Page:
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Are You Pushing Your Kids Away?

Lori Freson


As your children are getting older, does it ever seem like they are completely disinterested in having a relationship with you? Maybe you used to be really close, but now every interaction just turns into a huge argument? Don’t worry; you’re not alone.

As your kids grow and mature, their needs change, and over time they are learning to separate from you and become their own individuals. Things you used to do will no longer work well, and you will need to learn to make some big adjustments. You will need to maintain adult friendships with people you can lean on, rather than expecting your child to fulfill all of your needs. This is much easier said than done, but the alternative is pushing your children away.

When your child was little, you might have been their best friend. It is somewhat normal for a young child to tell you that they love you so much and want to live with you forever and you are their best friend. Hopefully, you understood that it was temporary and would never really happen.

More importantly, it shouldn’t have been something that you even wanted. Now, as they are getting older, being best friends with your child is completely inappropriate. There is such a thing as being too close and smothering a developing child. As they become pre-teens and teenagers, you will need to learn to respect their privacy and be less nosy and invasive. Learn to recognize where you stop and where they begin; you are not one. You will need to accept that they will tell you what they want when they want.

Perhaps when you had young children, you were incredibly organized, scheduled and structured. That probably worked quite well for you, allowed you get out of the house on time, and provided a sense of routine for your children and family. As your children get older, though, if you continue acting the same way, it will likely be interpreted as being controlling and demanding.

That often turns into critical and judgmental when your family doesn’t end up doing exactly what you want, when you want and how you want. You will have to shift from being on top of everyone and everything all of the time, to just being supportive. You will need to listen more and say and do less.

Most parents help young children get things done and navigate situations in order to avoid negative consequences. At some point, though, rather than teaching it becomes rescuing. As children grow, parents must not be so afraid of letting them mess up. It is actually a necessary part of their development. This is how they learn and grow and find ways to solve problems. It allows them to form their own sense of identity separate from yours. You must stop solving and doing everything for them.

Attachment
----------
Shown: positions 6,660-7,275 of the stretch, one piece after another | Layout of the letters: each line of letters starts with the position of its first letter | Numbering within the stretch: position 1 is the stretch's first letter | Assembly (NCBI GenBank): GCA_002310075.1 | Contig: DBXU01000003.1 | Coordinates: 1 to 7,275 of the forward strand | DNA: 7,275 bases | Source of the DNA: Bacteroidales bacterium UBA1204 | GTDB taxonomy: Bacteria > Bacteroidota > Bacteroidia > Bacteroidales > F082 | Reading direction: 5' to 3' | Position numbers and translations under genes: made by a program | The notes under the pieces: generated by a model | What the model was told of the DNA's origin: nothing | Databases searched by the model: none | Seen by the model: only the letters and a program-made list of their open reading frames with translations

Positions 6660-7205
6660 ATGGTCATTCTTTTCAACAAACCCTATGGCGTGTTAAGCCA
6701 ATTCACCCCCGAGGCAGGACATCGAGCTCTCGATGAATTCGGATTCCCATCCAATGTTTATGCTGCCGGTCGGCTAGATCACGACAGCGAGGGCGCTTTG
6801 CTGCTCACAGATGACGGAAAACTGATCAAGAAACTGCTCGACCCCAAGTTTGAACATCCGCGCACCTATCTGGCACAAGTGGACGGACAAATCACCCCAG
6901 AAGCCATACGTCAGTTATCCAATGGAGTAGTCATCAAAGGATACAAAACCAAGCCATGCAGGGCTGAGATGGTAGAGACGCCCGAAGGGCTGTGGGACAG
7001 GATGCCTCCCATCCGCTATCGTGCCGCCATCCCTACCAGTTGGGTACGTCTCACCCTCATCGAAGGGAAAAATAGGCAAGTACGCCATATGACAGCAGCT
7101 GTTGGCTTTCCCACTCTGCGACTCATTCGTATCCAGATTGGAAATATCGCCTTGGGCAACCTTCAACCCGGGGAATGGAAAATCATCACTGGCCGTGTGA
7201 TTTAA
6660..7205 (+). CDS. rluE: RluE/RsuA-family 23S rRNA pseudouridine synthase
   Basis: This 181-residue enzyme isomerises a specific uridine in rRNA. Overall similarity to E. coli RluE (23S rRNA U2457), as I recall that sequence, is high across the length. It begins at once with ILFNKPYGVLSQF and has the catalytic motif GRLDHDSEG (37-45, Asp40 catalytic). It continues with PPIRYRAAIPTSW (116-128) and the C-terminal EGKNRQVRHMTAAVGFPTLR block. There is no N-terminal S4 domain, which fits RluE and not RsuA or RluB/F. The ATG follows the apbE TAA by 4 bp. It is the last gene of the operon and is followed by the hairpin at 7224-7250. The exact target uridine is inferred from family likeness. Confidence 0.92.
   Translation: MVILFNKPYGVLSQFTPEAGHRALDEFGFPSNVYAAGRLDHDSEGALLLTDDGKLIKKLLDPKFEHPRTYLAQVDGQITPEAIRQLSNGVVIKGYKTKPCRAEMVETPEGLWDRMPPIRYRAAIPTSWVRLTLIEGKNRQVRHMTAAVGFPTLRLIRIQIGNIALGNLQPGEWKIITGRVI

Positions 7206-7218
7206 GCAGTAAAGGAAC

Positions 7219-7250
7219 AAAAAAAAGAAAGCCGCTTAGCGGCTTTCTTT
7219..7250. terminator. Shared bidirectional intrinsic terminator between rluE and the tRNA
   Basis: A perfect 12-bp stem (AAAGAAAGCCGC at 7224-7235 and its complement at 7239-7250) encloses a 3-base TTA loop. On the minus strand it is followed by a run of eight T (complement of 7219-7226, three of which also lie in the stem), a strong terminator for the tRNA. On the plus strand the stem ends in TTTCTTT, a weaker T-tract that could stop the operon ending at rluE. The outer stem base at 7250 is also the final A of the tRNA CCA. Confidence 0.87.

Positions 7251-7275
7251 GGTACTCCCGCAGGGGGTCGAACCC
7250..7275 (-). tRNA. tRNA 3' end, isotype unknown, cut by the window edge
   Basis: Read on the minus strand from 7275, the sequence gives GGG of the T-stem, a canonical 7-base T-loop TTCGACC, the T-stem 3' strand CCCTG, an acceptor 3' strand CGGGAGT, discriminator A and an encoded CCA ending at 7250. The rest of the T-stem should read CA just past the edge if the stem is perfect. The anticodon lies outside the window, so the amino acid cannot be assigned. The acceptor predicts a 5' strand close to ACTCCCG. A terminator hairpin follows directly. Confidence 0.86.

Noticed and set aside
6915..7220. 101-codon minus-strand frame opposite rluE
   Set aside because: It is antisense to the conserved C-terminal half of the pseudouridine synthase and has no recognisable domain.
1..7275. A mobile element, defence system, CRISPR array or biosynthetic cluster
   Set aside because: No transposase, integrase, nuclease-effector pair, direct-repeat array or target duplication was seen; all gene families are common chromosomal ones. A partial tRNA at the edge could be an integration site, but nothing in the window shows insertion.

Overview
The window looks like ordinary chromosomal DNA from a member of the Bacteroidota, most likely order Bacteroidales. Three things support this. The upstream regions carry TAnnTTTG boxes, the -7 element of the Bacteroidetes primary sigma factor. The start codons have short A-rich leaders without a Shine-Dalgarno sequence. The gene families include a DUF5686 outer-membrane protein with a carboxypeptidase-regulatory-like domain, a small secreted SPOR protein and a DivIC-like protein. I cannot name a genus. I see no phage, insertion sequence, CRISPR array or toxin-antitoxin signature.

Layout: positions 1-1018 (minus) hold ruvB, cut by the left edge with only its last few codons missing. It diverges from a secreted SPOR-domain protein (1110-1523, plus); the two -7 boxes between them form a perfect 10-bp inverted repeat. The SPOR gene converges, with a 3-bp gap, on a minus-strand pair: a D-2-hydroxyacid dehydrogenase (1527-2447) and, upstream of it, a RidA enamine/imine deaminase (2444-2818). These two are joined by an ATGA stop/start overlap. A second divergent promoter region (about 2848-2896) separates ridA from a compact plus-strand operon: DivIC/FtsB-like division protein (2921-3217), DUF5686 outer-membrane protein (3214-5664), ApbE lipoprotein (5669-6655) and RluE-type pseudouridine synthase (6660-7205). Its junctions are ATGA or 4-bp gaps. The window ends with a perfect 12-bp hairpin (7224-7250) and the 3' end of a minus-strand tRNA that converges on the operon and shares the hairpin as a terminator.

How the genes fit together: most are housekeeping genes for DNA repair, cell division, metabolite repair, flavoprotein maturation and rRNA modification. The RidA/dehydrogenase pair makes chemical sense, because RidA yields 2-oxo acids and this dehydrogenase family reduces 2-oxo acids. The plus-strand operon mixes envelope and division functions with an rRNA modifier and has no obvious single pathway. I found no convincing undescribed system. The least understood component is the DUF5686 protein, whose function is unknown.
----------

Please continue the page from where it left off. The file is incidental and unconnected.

As a parent, you must learn the importance of the word “no”. If you always say yes, your children will walk all over you. Children and teenagers need limits and boundaries. It helps them feel safe, and demonstrates that you love them. That doesn’t mean they will always like it. You do not build solid relationships by giving someone everything they want and lacking boundaries. It is important that you learn to be okay with that. Otherwise, you will unwittingly be pushing them further away, not to mention contributing to a whole host of other potentially serious issues such as entitlement and inability to follow rules.

Here are some tips and things you can do if you are pushing your kids away:

  1. Ask yourself this question frequently, “Is what I am doing right now helping or hurting this relationship?” Notice that the focus is on the relationship, not on what makes you comfortable.
  2. Don’t be afraid of upsetting your child. Setting limits actually builds trust and allow them to build confidence.
  3. Don’t do for others what they are capable of doing themselves. This allows children to learn competence. It means they can pick up after themselves, pack a lunch, do their homework, etc. You shouldn’t be doing it all for them.
  4. Listen and show support without always telling them what to do. It’s okay to ask a lot of questions, but respect when they don’t want to answer. And don’t give unsolicited advice. In the history of ever, have you or anyone you know ever been receptive to unsolicited advice?
  5. Accept your developing children for who they are and who they are becoming, flaws and all. This applies even if they do not turn out to be what you had hoped for. Nothing matters more to your children than knowing that you love and accept them exactly as they are.

None of this is easy. Even under the best of circumstances, for the most loving parents, this can all be a real challenge. It can be even harder if you tend to be a “type A” personality.

Have you ever pushed anyone else away in any other relationships? Has anyone else ever told you that you are too controlling or critical? If so, it might be time to take a look at how that might be harming your relationships with your children. These are traits that make it difficult for your child to feel that unconditional love and acceptance, so try to get some help minimizing these and focusing on more positive ones.

After all, it is worth it to end up having great relationships with your children as they move into adulthood, isn’t it? Even better, it will likely help you improve other relationships in your life as well. Sound like a win-win to me.

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Lori Freson

Lori Freson is a Licensed Marriage and Family Therapist in Southern California. She has been working in the mental health field since 1997, and has been a licensed therapist since 2002. Lori currently works in her own thriving private practice in Encino and Sherman Oaks, where she serves the San Fernando Valley and Los Angeles areas.